Our Culture of Arrogance and Isolation

03/13/2009 10:34 pm ET | Updated May 25, 2011

Jim Cramer, Nadya Suleman, Bernie Madoff, John Thain, Alex Rodriguez, Rush Limbaugh - these 6 names (or their peers) consume an inordinate percentage of current media coverage. Why are we as a culture obsessed with a former hedge fund manager turned financial-entertainer, a woman who had octuplets, a ponzi scheme operator, a disgraced CEO of Merrill Lynch and a professional athlete who admitted to taking steroids?

The only thing I can find that tie these together is all their stories trigger one of our most primal emotions, that of outrage and smugness - the "Jerry Springer" effect. No matter what's happening in your life, at least you didn't bilk thousands investors out of $50 billion. You may have doubts about your abilities as a parent, but at least you don't have 14 children as a single mother with limited resources. Maybe you're 401k isn't setting the world on fire, but you weren't the one telling millions of people to buy Bear Stearns prior to its collapse and so on.

My worry about our new national past-time of being obsessed with our superiority to others is that it is transferring from just being a media phenomenon to impacting our entire culture. The increased mobility and communication of our society has lead to people being able to almost completely surround themselves with people just like them. This creates an echo-chamber effect where actions and beliefs that are contradictory to yours are more and more difficult to understand or relate to because it's less and less likely that you are interacting with people who are your polar opposites. The rise of tightly focused media outlets complete this feedback loop.

This idea crystallized for me after a recent trip where I had the opportunity to spend an evening with a relative I rarely see. We were both born into upper-middle class families in the 70's, both grew up in the South with professional fathers and stay at home mothers, both attended college, etc. On the surface, we'd seem to have much in common, but the reality is very different. Our primary similarity is we have both very successfully surrounded ourselves with people and situations that reinforce our wildly divergent beliefs.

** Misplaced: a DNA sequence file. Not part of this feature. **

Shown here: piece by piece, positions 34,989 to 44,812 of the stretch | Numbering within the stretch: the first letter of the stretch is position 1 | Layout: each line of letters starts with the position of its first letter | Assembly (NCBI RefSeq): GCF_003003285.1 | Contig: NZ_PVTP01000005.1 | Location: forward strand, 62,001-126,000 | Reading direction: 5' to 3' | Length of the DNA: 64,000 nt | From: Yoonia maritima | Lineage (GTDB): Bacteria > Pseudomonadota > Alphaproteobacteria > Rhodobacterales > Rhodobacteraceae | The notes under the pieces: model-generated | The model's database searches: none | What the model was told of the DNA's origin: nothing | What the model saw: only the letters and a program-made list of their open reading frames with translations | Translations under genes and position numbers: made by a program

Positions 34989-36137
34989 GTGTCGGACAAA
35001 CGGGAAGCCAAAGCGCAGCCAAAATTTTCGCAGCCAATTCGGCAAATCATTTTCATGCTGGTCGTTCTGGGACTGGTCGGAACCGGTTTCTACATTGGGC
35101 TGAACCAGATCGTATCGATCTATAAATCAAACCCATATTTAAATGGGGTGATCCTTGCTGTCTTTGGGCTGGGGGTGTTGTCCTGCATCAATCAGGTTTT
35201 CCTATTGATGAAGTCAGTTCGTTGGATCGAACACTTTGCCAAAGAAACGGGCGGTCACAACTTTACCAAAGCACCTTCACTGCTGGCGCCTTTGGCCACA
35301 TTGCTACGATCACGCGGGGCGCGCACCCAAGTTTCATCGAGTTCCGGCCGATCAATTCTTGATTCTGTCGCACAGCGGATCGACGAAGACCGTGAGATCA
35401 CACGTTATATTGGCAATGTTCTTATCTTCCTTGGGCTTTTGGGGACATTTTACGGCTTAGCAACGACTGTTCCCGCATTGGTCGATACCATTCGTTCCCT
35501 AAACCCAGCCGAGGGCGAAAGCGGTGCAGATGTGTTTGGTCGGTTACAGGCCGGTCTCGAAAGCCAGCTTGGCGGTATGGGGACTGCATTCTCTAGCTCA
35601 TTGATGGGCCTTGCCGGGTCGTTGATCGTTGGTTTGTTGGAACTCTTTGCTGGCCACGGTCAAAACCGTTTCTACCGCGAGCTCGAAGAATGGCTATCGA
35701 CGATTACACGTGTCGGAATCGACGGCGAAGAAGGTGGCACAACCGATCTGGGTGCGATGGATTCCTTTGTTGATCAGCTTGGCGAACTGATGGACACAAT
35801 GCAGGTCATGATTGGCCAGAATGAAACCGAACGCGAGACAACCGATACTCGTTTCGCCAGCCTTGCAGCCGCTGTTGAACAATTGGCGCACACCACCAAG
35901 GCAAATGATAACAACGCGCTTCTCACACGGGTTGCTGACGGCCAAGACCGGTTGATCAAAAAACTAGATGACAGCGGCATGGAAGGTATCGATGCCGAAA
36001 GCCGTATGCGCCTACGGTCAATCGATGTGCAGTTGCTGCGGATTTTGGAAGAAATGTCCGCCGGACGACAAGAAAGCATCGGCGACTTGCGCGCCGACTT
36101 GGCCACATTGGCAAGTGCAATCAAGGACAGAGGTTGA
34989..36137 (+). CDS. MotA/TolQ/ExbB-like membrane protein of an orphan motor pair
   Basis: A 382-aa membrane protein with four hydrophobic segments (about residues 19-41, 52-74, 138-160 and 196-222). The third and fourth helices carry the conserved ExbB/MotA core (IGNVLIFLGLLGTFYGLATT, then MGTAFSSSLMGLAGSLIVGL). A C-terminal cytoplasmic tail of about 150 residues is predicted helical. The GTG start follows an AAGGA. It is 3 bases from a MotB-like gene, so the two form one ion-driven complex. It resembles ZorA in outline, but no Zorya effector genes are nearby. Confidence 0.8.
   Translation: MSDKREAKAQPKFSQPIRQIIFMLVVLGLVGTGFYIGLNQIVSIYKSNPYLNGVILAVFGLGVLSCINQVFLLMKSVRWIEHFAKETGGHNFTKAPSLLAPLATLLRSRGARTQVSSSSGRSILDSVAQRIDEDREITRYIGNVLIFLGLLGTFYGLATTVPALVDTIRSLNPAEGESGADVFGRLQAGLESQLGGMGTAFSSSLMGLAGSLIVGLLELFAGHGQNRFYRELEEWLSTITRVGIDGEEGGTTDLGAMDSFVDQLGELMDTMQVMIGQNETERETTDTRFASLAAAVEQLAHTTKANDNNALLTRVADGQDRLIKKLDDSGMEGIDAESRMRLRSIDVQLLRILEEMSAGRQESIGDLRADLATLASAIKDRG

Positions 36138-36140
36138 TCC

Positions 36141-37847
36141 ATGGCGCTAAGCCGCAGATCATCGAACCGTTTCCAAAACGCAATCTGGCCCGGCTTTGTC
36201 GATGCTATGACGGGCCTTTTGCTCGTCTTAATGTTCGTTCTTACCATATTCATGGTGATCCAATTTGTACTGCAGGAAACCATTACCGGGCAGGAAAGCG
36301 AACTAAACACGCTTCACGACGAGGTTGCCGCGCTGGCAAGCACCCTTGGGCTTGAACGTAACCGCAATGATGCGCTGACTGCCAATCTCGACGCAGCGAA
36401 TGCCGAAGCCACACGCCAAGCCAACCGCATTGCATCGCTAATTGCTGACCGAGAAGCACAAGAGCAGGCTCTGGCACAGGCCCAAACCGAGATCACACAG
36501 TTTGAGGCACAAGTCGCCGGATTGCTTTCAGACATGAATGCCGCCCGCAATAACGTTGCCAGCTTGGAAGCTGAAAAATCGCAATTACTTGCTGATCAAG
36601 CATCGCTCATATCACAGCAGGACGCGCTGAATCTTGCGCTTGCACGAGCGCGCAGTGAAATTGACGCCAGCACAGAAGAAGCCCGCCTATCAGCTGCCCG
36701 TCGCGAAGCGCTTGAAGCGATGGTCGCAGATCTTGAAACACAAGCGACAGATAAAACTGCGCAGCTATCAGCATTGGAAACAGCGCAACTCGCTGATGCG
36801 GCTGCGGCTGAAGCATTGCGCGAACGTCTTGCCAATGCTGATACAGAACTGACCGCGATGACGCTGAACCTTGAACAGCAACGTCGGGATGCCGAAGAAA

As we began to discuss work and politics, it became clear to me that our discussion was a microcosm of the above situation. Our views and points of reference were diametrically opposite. I work in an environment where few people attend regular religious services and Richard Dawkins style debates are a favorite work pastime, he has recently become the senior pastor at a 95 year old church. I've worked with and for woman executives, his church does not allow women to be on the governing committee nor be a minister. Multiply this one example by millions, and it quickly becomes clear why governing the US is so difficult today.

It's as if we're all living in parallel universes. Each of us so confident and smug that our beliefs are the correct ones and all too eager to look down our noses at how the "other half" lives. The gap has grown so large that when it does come time for the entire country to come together and have a dialogue about something important (Financial Crisis, Health Care, Iraq, etc.) there are no longer any common reference points or shared experiences to use as a starting point.

Thinking back on it, the only shared experience in recent history that all Americans truly experienced together was 9/11, and it was awe-inspiring to see the entire country come together in those dark days. As a country, we now face even larger challenges and instead of coming together in healthy dialogue, we have lost sight of the real issues and continue to bicker over minor social and political differences while the country careens towards bankruptcy. When inflation is 1,800% and unemployment 35%, will anyone believe that Congress used to busy itself with issues like same-sex marriage and abstinence sex education funding?